Click on the titles below for resources that will help you get your financial “house” in order:
+ Creating a Budget That Really Works
The real trick to saving more is to create a budget and stick to it. Laurie Campbell, a program manager with the nonprofit Credit Counselling Service of Toronto, provides this four-step process to help you keep on top of your spending:
1. Establish a savings goal.
The first step toward creating a budget is to set a goal: it could be putting away a fixed amount in your RRSP every year, planning a kitchen renovation or paying for your child’s braces. Or maybe you’ve used $15,000 on your line of credit and you want to pay it off in two years. Your goal would be to apply $625 toward that debt every month.
Setting a goal lets you keep your eyes on the prize. “It’s the entire reason for the budget and keeps you motivated about saving,” says Campbell.
2. Track your spending.
This is the time-consuming part. For a month or two, you and your spouse should each write down every single cent you spend — from the 75-cent newspaper you pick up on your way to work to the bag of chips you buy at your kid’s hockey practice. Add it all up at the end of the month and apply this total against your net earnings to see if — and how much — you may be coming up short.
If you want to go the high-tech route there are software programs, such as Intuit’s Quicken and Microsoft’s Money, that allow you to track expenses, or you can simply log everything onto an Excel spreadsheet. Do what works best for you.
- TIP 1: To track daily expenses, stick a Post-it note in your wallet and jot down all your purchases. Then transfer them to a notebook or software program once you’re at home.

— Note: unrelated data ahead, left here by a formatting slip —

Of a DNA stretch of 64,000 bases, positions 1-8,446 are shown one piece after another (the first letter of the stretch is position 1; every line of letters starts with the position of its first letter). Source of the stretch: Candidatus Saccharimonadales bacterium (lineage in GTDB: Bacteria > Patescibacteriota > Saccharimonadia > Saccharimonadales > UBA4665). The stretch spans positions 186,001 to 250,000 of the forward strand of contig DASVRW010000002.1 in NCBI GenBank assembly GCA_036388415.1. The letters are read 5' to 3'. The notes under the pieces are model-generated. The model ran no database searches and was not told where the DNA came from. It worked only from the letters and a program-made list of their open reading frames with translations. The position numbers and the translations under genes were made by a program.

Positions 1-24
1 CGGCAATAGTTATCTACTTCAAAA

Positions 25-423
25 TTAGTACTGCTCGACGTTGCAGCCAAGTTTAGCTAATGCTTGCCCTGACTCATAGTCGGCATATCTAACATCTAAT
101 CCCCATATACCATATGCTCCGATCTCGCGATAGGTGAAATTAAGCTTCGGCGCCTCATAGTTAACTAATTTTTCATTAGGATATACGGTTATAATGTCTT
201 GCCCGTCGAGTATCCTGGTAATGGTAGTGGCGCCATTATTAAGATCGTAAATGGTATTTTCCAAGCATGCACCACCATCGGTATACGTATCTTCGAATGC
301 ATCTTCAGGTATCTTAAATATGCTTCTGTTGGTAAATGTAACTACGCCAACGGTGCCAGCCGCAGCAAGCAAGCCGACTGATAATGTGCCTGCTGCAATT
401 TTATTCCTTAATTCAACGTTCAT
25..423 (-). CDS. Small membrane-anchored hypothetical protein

- TIP 2: Credit Counselling Service of Toronto offers a free booklet called Staying on Track, which is designed for just this purpose; to order one, call 1-800-267-2272.
3. Calculate where to cut.
Here’s where your real work begins. It’s time to evaluate each category and determine how you can trim, or slash, expenses. You may be surprised by how much money gets gobbled up by seemingly inconsequential things — going grocery shopping without your list (or when you’re hungry) might eat up $50 more than usual; the Friday night dinner, movie and babysitter combo can set you back $150.
Think about where you buy your groceries, shop at discount food stores, stop buying coffee out every day, and consider hanging out laundry instead of running the dryer. A lot of little changes add up to big savings.
4. Review and assess continually.
Now that you’ve got your budget in place and you know exactly how much to allot for things such as clothes, groceries and insurance every month, the next step is to keep yourself honest by continuously reviewing your financial affairs. Regularly assessing your budget lets you see if you’re getting closer to your goals. “Once you create a new pattern of spending for a few months, it becomes ingrained in your lifestyle and you’ll be able to meet your goals,” says Campbell. After the first month or two, you won’t have to write down everything you spend in order to keep your budget on track.
Here are some links to grocery coupons and other savings to help you on your way:
+ Sample Budget Worksheets
Sticking to a budget isn’t always easy. Despite our best intentions to stick to a budget, it’s easy to fall off the wagon and spend money we shouldn’t. Beware of these potential pitfalls:
1. Gift giving. Not surprisingly, the holiday season can be the worst time for people who are trying hard not to overspend, says Laurie Campbell of the Credit Counselling Service of Toronto. “We can go over the top buying presents for people, because it’s emotional spending,” she says.
2. No emergency fund. Not having money saved for emergencies can derail your budget.